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The province also boasted a thriving tobacco business and was for decades the centre of the teak industry – as evidenced by the lumbering elephants at its Thai Elephant Conservation Centre.

Baan Sao Nak, the “house of many pillars”, offers a picture of the wealth of Lampang’s teak barons. Built in 1895 by rich and respected Burmese log trader, Maung Chan Ong, the traditional wood house boasts 116 square teak pillars. It served as the family home for decades before being turned into a local museum. The entire house is furnished with mildly interesting Burmese and Thai antiques and pays testament to the lavish life of Lampang. 

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“When the British were commissioned to export the teak from Thailand in the 19th century, they brought the Burmese along to look after their business,” says the guide. “Some of the Burmese were master loggers, and earned a fortune. They married local women, built lavish mansions like Baan Sao Nak, contributed to Buddhism and made merit.”

Two kilometres south of Baan Sao Nak is Wat Srichum, the largest Burmese-style temple in Thailand. Home to a pagoda and chapel hall, the temple was built by a rich Burmese teak trader towards the end of the 19th century. Legend has it that U Maung Gyi, or the “big boss” as the Burmese tycoon was known, brought the finest carpenters from Mandalay in Central Myanmar to build the main viharn (ordination hall). Teak carvings and decorations of delicately and exquisitely engraved woodwork reflect the craftsmanship of these masters.

“The walls, ceiling and wooden pillars are traditionally lacquered and covered with gold leaves,” says the local guide, directing my attention to the interior walls.

Surrounded by a wall and accessed through a large, elaborately decorated entrance gate topped with a Burmese Pyatthat roof, Wat Sri Chum has been declared a national treasure by the Thai Fine Arts Department.

One of the finest temples in Lampang is Wat Lai Hin, 40 kilometres west of Wat Srichum. Small yet graceful, the temple is a diamond in the province’s crown. The arched entrance, with elegant plasterwork depicting small angels and guardians, was the prototype for the entrance of Wat Phrathat Lampang Luang – the city’s most sacred pagoda.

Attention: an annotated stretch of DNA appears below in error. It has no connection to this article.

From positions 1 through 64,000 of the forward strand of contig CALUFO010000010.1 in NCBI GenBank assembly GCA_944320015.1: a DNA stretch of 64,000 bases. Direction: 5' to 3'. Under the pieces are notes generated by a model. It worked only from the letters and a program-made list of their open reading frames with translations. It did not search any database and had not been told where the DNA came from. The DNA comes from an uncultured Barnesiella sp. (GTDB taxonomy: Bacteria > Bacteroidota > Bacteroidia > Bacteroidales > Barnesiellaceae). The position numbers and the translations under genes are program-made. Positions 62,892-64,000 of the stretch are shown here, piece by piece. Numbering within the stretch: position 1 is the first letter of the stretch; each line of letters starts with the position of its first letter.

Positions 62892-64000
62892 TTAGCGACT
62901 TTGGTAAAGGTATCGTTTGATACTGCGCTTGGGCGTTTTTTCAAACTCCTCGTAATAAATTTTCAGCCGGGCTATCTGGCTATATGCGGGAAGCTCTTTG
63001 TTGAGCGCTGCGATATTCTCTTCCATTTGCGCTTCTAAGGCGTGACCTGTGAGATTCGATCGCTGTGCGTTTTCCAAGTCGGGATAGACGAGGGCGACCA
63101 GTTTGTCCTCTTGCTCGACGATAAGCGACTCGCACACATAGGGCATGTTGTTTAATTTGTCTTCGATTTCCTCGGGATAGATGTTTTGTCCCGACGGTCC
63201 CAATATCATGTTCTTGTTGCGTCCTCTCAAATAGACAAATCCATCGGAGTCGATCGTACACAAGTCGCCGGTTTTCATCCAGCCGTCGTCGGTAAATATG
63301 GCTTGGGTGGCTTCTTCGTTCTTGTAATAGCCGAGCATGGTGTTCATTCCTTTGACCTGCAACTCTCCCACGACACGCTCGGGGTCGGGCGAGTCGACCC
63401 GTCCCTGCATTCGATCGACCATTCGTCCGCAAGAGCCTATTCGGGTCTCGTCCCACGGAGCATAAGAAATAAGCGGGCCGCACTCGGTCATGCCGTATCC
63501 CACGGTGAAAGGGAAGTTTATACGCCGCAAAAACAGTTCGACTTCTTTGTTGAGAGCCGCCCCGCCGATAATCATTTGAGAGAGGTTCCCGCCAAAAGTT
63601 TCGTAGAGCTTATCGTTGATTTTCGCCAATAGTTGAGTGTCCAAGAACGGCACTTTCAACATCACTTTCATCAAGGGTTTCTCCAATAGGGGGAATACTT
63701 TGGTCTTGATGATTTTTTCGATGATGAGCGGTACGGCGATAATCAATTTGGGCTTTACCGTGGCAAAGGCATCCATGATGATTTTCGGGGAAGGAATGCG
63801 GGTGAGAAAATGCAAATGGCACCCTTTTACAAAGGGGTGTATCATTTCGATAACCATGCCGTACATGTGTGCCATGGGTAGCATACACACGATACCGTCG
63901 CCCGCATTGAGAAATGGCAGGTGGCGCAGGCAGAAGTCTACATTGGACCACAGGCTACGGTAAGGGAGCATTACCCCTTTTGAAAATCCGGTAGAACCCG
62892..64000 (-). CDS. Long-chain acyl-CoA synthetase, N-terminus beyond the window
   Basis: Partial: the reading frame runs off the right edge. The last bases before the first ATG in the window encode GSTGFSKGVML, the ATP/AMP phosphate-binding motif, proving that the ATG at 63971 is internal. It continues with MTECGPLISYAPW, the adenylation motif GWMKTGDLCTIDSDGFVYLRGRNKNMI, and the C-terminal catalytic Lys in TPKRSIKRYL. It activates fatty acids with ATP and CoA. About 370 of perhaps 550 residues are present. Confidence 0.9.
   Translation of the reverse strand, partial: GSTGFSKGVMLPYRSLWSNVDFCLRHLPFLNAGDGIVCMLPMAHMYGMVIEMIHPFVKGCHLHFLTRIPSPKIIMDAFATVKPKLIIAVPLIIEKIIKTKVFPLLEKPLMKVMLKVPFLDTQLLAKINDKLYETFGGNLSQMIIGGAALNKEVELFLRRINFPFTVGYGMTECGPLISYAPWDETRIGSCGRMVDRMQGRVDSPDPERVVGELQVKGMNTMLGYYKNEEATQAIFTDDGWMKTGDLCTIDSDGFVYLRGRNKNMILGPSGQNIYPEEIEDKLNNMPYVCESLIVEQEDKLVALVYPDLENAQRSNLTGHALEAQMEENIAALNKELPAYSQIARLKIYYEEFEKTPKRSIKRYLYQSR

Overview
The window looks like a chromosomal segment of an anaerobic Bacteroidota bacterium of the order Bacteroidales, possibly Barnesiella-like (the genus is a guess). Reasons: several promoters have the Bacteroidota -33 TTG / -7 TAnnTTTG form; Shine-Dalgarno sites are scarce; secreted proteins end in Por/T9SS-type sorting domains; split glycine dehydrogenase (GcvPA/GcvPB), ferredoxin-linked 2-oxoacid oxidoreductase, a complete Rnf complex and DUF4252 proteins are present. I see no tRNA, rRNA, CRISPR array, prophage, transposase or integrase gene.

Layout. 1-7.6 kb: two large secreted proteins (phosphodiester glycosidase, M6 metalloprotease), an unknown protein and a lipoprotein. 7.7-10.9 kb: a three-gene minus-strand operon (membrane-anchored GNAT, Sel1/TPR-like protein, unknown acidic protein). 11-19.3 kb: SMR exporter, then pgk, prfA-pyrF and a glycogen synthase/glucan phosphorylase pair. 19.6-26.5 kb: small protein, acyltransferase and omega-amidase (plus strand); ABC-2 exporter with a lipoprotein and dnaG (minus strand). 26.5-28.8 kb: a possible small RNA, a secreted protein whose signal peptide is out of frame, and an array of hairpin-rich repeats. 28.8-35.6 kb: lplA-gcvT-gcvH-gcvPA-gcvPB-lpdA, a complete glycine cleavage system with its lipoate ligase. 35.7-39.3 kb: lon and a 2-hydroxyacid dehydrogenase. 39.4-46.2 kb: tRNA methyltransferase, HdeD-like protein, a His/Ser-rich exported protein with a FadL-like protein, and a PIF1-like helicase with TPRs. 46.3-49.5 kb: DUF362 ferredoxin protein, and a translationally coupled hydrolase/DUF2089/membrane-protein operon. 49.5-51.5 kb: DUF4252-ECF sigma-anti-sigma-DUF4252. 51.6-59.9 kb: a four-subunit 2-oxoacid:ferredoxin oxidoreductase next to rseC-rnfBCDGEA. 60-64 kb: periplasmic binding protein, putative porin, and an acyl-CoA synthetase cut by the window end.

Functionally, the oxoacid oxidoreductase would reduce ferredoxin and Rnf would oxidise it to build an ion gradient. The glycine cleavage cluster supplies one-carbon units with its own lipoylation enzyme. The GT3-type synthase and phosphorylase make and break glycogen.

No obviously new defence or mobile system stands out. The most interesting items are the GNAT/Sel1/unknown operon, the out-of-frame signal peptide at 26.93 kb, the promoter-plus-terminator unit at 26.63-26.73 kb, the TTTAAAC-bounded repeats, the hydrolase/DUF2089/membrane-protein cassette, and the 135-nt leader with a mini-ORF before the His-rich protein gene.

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“This small viharn with its multi-tiered roofs makes a bold statement about Lampang architecture,” says the local guide. “Many experts regard it as finer than Chiang Mai architecture.” A tall pillar with a swan on top in front of the viharn pays testament to the Burmese influence. 

From Wat Lai Hin, we head to Wat Pongsanuk on the bank of Wang River. Built in 1886 by the Shan-speaking community in Lampang, the temple won Unesco’s Award of Merit 2008 for restoration. Although it lost much of its character during the renovation, the small, open-sided building stands on a mound is one of the few remaining local examples of original Lanna-style temple architecture. To get an idea of what it was like previously, look at the carved wooden gateway at the entrance to the north stairway.

For the history buff, a trip to Lampang is not complete without a visit to Wat Phra That Lampang Luang. Perched on the expansive mound, the visitor has quite a climb up the Naga stairway to reach the main entrance – which is inspired by the arched gateway of Wat Lai Hin. It’s worth checking out for fine plaster designs. 

The main viharn houses a bronze Buddha statue called the Phra Chao Lan Thong. At the end of the viharn is a golden pagoda in Lanna architectural style containing a Holy Relic of Lord Buddha.

“Wat Phra That Lampang Luang draws visitors for the golden pagoda,” says the guide. “But the temple also has beautiful murals on wooden walls and these are said to be the oldest in the North.”

The murals tell the tales of Jataka through paintings of serpents, elephants and Lord Buddha as well as the stories of Ramayana and some Lanna folktales. 

Despite its size and provincial mien, Lampang in many ways maintains a slow Lanna pace. Unlike the big city like Chiang Mai, it charms visitors with its old-fashioned Lanna culture. Whether you choose to move around in a horse-drawn carriage, Lampang’s signature mode of transportation, cycle or walk, you’ll be delighted with the sense of discovery.

Source: TheNation